The US public television network, PBS, has been airing the documentary, The Learning, on local PBS stations around the country. The Learning tells the tale of four Philippine elementary school teachers as they migrate from their Philippine homeland and into inner-city Baltimore. The teachers laugh, cry, dance, and sing their way through their adventure, all the while balancing their love of their homeland with classrooms of unruly children in one of America's gravest inner cities.
    The compelling nature of the quest would make for a tight 90 minutes of viewing regardless of the subject-immigrants, but the radiance of these women raise the documentary to compelling viewing.
    The women's overarching desire to help family and friends through remittance payments underscores the film. The most gripping scene occurs when one of the teachers, Angel, returns to her homeland and has to explain to her family that the American money "does not grow on trees," as only a beloved schoolteacher can explain. Angel, like her three colleagues, never stops teaching - the children, her family, and we the viewers.
    The film is streaming for free through October 20 on PBS' website - unfortunately the streaming is only available in America. MU Law highly recommends The Learning for any reader of this Blog and anyone interested in first-person accounts of the modern immigrant experience.
    Read the full Healthcare and Immigration Law Blog at www.musillo.com or www.ilw.com.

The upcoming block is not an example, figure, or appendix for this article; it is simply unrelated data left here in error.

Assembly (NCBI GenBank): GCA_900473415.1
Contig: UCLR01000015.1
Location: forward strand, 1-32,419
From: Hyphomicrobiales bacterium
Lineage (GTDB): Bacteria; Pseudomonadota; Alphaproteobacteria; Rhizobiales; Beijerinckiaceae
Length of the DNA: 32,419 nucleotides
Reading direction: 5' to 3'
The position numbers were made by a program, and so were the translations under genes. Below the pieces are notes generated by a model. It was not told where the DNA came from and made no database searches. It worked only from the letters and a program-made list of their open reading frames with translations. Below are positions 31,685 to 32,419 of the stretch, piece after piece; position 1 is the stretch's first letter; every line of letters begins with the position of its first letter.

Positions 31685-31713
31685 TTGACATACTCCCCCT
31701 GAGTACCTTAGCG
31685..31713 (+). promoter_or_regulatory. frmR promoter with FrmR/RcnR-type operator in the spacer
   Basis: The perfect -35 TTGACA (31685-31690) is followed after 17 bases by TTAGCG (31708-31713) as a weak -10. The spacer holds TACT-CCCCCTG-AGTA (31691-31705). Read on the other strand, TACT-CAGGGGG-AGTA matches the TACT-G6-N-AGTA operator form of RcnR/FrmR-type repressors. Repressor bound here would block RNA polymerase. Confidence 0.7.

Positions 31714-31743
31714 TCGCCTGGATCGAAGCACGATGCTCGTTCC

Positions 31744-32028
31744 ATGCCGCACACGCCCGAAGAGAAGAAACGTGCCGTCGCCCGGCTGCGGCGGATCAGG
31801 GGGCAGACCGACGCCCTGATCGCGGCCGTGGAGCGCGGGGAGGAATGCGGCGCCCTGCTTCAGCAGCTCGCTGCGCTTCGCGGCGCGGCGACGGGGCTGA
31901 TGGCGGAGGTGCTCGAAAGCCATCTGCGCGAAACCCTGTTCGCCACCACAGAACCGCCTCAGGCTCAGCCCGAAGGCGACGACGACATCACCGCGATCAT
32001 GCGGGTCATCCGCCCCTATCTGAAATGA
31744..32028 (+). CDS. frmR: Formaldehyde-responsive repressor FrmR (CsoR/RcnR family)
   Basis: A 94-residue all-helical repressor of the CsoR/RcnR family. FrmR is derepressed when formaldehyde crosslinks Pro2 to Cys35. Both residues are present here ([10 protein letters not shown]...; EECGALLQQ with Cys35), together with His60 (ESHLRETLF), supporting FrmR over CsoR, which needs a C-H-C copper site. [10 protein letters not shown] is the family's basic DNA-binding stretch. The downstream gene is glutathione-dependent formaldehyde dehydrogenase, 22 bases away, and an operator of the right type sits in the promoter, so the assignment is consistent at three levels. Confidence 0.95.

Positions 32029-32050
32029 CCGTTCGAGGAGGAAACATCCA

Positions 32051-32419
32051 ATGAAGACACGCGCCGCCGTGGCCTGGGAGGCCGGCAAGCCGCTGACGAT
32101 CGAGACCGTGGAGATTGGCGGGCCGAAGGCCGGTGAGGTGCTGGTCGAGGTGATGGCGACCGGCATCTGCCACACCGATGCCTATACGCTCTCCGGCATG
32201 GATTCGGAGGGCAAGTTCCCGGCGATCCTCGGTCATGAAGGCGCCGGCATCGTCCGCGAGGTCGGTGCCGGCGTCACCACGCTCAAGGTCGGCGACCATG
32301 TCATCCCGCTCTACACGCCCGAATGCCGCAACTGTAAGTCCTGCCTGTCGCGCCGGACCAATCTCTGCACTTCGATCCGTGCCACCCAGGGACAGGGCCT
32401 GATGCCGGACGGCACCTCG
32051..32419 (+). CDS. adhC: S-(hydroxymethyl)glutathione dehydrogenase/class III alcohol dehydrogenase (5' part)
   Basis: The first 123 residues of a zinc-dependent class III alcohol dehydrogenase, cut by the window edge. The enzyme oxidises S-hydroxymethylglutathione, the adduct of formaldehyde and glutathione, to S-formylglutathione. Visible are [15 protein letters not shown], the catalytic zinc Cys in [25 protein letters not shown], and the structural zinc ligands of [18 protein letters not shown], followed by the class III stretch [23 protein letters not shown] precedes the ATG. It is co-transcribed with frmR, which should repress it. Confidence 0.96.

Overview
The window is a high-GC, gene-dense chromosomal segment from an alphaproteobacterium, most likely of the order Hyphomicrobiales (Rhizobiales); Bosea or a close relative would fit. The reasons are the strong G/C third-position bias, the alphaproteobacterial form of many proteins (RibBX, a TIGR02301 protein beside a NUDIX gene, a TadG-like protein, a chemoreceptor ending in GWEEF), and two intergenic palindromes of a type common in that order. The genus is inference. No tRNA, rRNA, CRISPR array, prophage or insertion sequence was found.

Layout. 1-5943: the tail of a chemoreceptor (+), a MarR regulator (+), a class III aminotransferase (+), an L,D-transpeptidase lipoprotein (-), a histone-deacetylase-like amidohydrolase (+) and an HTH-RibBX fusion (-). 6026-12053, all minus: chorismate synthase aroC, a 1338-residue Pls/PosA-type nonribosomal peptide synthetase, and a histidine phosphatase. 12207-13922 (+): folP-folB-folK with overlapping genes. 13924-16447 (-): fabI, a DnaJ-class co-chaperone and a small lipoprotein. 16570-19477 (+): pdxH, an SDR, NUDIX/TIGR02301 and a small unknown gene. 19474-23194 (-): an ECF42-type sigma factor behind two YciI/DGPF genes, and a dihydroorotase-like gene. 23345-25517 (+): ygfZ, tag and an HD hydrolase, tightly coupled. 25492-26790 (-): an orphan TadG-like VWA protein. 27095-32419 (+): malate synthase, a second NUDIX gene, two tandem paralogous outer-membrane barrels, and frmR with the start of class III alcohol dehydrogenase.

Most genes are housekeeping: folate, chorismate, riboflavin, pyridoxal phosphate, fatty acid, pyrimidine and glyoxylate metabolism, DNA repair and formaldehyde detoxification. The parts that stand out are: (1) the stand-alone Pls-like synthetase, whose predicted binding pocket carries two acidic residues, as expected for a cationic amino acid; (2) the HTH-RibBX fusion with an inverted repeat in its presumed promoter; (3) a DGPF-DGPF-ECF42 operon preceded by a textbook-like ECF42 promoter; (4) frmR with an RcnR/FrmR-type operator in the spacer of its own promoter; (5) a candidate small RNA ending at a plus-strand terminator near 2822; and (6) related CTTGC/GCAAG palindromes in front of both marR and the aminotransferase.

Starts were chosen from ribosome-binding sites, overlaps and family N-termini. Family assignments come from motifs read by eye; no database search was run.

4. NPTE TEST DATES

    by , 09-22-2011 at 05:14 AM (Chris Musillo on Nurse and Allied Health Immigration)



    by Chris Musillo


    The NPTE announces these test dates for the next several dates. In order to schedule for one of the two upcoming exams, please click:


    October 26, 2011 (Updated 9/19/2011)
    December 5, 2011 (Updated 9/19/2011)






    NPTE Test Dates


     
    Test Date
    Registration Deadline
    Jurisdiction Deadline
    Scores Reported



    Oct 26, 2011
    Sept 26, 2011
    Oct 10, 2011
    Nov 2, 2011



    Dec 5, 2011
    Nov 5, 2011
    Nov 21, 2011
    Dec 12, 2011



    Future dates in 2012 are available at the FSBPT webpage.
    Read the full Healthcare and Immigration Law Blog at www.musillo.com or www.ilw.com.
  5. H-1B CAP COUNT: 32,200

    by , 09-19-2011 at 09:27 AM (Chris Musillo on Nurse and Allied Health Immigration)
    by Chris Musillo
    The Fiscal Year 2012 (FY2012) H-1B cap season began on April 1, 2011. Since April 1, a mere 32,200 H-1B cap-subject Petitions have been receipted by USCIS as of September 9, 2011. This is much lower than in recent years and likely reflects the fact that US employers are not hiring workers, including foreign-national workers.
    To put this in perspective, in FY 2011, which began April 1, 2010, the USCIS has receipted about 38,000 H-1Bs through September 17, 2010. Many healthcare professions ordinarily qualify for H-1B status, including Physical Therapists, Occupational Therapists, Speech Language Therapists, and someRegistered Nursing positions.
    For three years the H-1B demand has decreased. This is compelling evidence that H-1B workers are not used to drive down US worker's wages. If H-1B workers were used to drive down wages, H-1B demand would remain consistent in a decreasing economy, since US employers would still want to save money on salary expenses.
    Read the full Healthcare and Immigration Law Blog at www.musillo.com or www.ilw.com.